The musical Weinmeisters and their ties to the Ste. Anne’s Legion
PHOTO BY STEPHANIE O’HANLEY
Morgan Weinmeister sings O Canada at the 58th annual Remembrance Dinner November 4 at the Royal Canadian Legion in Ste. Anne's. She represents the third generation of Weinmeisters who've performed at the legion.
On Friday, November 4, St. Lazare resident Morgan Weinmeister sang O Canada before 100 people at the Royal Canadian Legion Churchill Branch #91 in Ste. Anne de Bellevue. The occasion? The legion’s 58th annual Remembrance Dinner, an event attended by the likes of Ste. Anne de Bellevue Mayor Paola Hawa and guest speaker Dominion Command First Vice-President Comrade Thomas D. Irvine.
It’s likely that few in the room knew 19-year-old Morgan represents the third generation of Weinmeisters connected to the Ste. Anne’s Legion. Her grandfather, Rudolph “Rudy” Waldemar Weinmeister, was a sergeant pilot with the Royal Canadian Air Force during World War II. “My dad was fondly affiliated with the legion in Ste. Anne de Bellevue up until his death in 1991,” said Morgan’s uncle, Ian Weinmeister.
While Ian never joined the legion as a direct member, “I have a letter that he (Rudy Weinmeister) sent me should I ever want to join the legion,” he said. “They wouldn’t hesitate to let any family members of former veterans join the legion. They’re certainly looking to increase the legion membership these days.”
It seems a love of music and of helping others runs in the Weinmeister family. Guitar was just one instrument Rudy Weinmeister played. “He played music for the veterans at the (Ste. Anne’s) Veterans’ Hospital, as well” Ian said, “I think he donated an organ that he had in his home to the legion. It might even still sit there.” “Myself as well, I also play music for senior citizens,” said Ian, who’s the drummer and vocalist for Ottawa-based The Original Trillium Dixieland Jazz Band.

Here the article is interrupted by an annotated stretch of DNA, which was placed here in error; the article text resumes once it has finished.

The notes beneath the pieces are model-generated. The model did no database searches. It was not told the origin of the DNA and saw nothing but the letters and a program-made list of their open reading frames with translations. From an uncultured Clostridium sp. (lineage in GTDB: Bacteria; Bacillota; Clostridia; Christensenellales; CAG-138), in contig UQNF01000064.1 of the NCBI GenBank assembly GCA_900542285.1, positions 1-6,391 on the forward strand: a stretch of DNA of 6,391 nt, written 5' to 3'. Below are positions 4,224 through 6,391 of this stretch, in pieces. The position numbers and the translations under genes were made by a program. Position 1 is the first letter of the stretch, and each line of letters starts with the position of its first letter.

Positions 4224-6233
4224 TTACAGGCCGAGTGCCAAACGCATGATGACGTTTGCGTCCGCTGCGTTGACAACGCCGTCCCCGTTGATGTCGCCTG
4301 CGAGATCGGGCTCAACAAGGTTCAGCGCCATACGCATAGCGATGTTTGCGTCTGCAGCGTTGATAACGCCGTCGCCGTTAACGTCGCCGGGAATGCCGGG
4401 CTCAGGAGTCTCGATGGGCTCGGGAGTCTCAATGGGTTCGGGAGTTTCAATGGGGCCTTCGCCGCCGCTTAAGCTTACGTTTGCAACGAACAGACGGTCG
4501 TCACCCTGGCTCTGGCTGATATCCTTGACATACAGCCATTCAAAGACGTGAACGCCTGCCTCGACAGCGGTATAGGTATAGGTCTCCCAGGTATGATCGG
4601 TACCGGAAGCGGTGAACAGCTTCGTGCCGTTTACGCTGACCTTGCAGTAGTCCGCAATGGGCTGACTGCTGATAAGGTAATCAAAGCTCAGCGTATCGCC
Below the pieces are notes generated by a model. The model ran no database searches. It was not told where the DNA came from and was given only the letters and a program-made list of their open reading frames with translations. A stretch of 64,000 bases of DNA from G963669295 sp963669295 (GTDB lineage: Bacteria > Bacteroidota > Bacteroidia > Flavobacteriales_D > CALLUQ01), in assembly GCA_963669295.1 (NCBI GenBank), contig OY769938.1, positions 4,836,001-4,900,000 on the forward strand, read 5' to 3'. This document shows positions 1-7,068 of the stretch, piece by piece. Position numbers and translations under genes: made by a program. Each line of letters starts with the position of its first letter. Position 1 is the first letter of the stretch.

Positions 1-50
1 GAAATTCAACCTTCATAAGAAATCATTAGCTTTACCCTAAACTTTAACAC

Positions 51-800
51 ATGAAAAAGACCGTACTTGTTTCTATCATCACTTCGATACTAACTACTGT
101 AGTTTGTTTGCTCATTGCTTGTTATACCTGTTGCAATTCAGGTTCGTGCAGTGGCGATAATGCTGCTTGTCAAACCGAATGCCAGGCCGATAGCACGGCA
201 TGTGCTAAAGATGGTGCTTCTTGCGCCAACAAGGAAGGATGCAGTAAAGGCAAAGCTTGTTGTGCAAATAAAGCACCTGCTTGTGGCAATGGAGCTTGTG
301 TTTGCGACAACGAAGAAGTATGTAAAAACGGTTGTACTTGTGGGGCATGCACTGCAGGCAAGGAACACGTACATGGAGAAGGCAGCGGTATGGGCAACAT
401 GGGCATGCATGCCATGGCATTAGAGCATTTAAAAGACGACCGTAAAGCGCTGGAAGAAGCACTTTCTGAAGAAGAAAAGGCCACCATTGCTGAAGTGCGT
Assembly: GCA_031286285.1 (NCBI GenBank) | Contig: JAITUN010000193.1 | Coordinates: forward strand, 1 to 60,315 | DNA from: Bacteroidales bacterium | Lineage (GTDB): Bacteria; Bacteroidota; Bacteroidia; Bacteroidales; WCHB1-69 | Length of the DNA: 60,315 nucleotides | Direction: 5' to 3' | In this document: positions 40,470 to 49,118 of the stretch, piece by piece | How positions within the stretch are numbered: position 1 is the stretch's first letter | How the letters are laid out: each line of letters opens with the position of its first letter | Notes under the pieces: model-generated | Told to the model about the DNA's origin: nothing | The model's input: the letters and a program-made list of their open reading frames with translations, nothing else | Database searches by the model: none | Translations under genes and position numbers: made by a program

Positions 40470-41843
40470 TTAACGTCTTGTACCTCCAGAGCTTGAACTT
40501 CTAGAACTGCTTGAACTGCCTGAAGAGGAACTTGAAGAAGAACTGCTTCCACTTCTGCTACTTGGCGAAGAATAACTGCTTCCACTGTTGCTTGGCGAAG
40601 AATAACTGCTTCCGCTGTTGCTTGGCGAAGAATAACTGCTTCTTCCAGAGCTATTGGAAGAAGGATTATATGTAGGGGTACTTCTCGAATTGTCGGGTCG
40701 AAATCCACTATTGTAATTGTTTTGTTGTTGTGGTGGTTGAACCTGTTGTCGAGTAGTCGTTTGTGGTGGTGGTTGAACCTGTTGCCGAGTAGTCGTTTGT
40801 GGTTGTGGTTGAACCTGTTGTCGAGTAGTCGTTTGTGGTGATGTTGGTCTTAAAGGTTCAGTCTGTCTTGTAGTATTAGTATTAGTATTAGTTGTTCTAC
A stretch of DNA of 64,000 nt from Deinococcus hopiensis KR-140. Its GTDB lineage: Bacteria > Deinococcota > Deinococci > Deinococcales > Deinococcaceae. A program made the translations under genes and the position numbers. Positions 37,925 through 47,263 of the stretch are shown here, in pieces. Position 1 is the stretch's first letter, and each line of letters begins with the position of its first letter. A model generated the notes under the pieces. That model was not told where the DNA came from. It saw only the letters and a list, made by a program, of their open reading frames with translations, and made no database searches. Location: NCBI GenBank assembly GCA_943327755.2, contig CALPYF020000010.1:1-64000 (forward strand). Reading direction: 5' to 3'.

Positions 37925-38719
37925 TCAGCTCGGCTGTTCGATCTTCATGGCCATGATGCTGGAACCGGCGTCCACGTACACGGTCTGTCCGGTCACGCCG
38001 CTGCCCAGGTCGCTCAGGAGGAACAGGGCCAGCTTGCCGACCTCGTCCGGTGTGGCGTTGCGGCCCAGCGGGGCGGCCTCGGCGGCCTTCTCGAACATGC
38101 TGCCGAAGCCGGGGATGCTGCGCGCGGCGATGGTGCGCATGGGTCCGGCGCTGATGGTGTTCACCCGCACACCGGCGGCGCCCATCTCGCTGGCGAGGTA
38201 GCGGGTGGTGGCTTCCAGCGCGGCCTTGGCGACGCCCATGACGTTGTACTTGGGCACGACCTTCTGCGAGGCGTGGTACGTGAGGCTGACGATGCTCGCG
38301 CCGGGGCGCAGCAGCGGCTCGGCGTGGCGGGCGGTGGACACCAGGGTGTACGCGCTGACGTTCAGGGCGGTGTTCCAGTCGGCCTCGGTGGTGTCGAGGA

“My brother Kim does charity work as well.” Morgan’s dad, Kim Weinmeister, is a drummer and vocalist with long-running, community-minded, local band The Black Cadillacs, which has performed at the legion. “My brother’s a drummer, I’m a drummer, Morgan sings, I sing, my brother sings,” Ian said. “We have lots of cousins and nephews and many of them are involved in music to some degree, from the lineage of my mother and father down through to myself, to my brother on into Morgan.”
“My dad introduced me to the legion and I became a member because I started seeing what Remembrance dinners were about and what Remembrance ceremonies were about, my father being in World War II, flying Spitfires,” Kim said. “But I’m not a member anymore per se,” adding that he drops in from time to time to say hi to people and see what’s going on.
He was on a walk with Morgan one afternoon when Morgan announced she’d never seen the legion. “I brought her in to experience the legion where her grandfather hung out.” After introducing Morgan to people he knew, Morgan mentioned being profiled in a recent newspaper article about her dream to have a career in the music industry. Then somebody asked if she’d be interested in singing O Canada for the Remembrance Dinner. “That’s how that came down,” Kim said. “She said, ‘Sure’. When asked what she would charge she replied “Of course, I would charge nothing.’”
“We’re so honoured to have Morgan sing for us,” said Terence Shaw, chairman of the Remembrance Dinner and the legion’s treasurer. Shaw said Morgan has been invited to sing O Canada for the Grand Master at a Remembrance ceremony for the Freemasons on November 16.
“I’m really excited to support someone like Morgan, what a lovely young lady,” he said.